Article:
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Introducing a new feature - FOCUS. A series of articles from our paintings research department, presenting a new slant on familiar artists and works of academic interest. We would love to hear your thoughts, please email: email@example.com
PORTRAITS FROM MOURNE PARK
Mourne Park is the secluded and history-filled seat of the Kilmorey family, who have been in the Newry and Mourne area of Northern Ireland since the mid 1500s. Predecessor Sir Nicholas Bagnall was granted extensive lands and a title in Newry and Mourne in 1552 by Edward VI for his military help against Irish chiefs in their clashes with the Tudor dynasty. The Bagnall family married into the Nedham (Needham today) family and the Bagnall name died out in 1708. The Nedham family hailed from Shropshire, where their main seat stood at Shavington. Mourne Park was a summer house until the 3rd Earl of Kilmorey’s extravagant lifestyle and spending led to its sale and the family moving to Ireland permanently in thenineteenth century.
The present pair of portraits have been in the Kilmorey family’s possession since each of them were painted. They beautifully illustrate the changes English portraiture underwent in the just over hundred years that separate them. The first work is typical of Elizabethan courtly portraiture, with its very formal composition, lack of concern for rational anatomy and real depth of character but immense interest in costume and portraying the sitter in an appropriately formal and dignified manner.
The portrait of the 4th Viscount of Kilmorey, attributed to John Hayls, possesses the dynamism and psychological depth which filtered into portraiture by the middle of the seventeenth century. The Nedhams’ connection to Ireland goes back to the Plantation of Ireland during James I and Charles I’s reigns. The process of ‘Planting’ Ireland began during the reign of Henry VIII but made significant progress under James I, Charles I and Cromwell. It involved confiscating land from Gaelic clans and Hiberno-Norman dynasties and populating it with settlers from England, Scotland and Wales, who were Protestant and English-speaking, thus altering the demographic of Ireland, most successfully in Ulster and Munster. The Nedhams were one of the families which took part in the ‘colonisation’ of Ireland under James I and for his support, the sitter, Sir Robert Nedham was granted the feudal Barony of Orhera in 1613 and was created Viscount Kilmorey by Charles I in 1625.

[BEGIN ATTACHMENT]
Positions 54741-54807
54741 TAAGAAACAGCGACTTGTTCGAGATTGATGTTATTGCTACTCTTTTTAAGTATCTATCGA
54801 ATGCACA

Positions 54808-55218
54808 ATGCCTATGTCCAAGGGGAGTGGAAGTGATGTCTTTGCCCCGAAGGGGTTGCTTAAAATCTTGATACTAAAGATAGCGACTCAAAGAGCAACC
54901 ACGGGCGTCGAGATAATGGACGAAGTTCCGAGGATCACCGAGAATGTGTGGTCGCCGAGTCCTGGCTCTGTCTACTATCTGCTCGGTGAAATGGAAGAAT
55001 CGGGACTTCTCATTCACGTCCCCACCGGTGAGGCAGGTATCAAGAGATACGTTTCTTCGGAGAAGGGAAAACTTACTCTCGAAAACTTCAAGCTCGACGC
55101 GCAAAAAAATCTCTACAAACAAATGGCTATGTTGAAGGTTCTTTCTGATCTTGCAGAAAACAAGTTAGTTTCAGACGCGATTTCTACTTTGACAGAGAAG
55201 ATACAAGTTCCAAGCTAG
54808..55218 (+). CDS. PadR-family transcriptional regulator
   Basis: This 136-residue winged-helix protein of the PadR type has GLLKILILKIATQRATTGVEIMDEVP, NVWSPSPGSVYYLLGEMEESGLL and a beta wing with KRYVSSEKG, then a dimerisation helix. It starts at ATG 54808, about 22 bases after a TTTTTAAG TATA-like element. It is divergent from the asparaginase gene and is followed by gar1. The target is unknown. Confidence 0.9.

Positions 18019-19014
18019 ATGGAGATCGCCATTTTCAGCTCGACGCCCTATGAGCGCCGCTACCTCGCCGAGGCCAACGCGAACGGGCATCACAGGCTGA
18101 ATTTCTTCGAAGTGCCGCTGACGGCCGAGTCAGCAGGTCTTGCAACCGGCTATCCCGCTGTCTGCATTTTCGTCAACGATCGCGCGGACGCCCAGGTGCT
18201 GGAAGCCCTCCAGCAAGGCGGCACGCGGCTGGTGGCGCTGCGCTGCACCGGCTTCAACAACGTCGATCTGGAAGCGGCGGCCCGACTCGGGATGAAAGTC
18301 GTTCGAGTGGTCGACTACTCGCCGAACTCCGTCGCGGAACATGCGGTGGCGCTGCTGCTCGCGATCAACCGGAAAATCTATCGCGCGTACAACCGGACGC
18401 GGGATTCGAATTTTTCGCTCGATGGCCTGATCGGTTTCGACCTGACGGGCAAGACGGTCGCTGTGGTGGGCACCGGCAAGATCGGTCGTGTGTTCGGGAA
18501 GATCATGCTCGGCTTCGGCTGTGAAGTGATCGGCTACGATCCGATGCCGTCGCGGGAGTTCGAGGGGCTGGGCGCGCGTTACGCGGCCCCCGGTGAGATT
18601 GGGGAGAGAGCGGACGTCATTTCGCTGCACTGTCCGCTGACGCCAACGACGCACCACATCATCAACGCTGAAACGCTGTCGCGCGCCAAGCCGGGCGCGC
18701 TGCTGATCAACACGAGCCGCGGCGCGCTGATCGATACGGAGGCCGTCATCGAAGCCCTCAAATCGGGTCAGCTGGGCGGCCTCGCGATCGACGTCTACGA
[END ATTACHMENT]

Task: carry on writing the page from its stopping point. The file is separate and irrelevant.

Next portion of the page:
ATTRIBUTED TO ROBERT PEAKE THE ELDER (BRITISH c. 1551-1619)
THREE-QUARTER LENGTH PORTRAIT OF THE FIRST VISCOUNT OF KILMOREY
Inscribed and dated 1598, oil on panel
127cm x 102cm (50in x 40in)
SOLD FOR £14,000.00
The attribution of lot 23 to the portraitist Robert Peake is based on the strong stylistic similarities between thislikeness of Nedham to other works by Peake of the English nobility such as Elizabeth D’Oyly, in the Norwich Castle Museum and Elizabeth Poulet in the Berger Collection in Denver. The composition of the male sitter also bears strong resemblance to the Portrait of John Braddyll of Portfield and Whalley (1557- 1616) from 1580s also attributed to Peake by Philip Mould, London. The three-quarter length format and style place it firmly at the centre of Elizabethan portraiture. Born in Lincolnshire, Peake was appointed sergeant painter to James I in 1607, sharing the office with John De Critzt.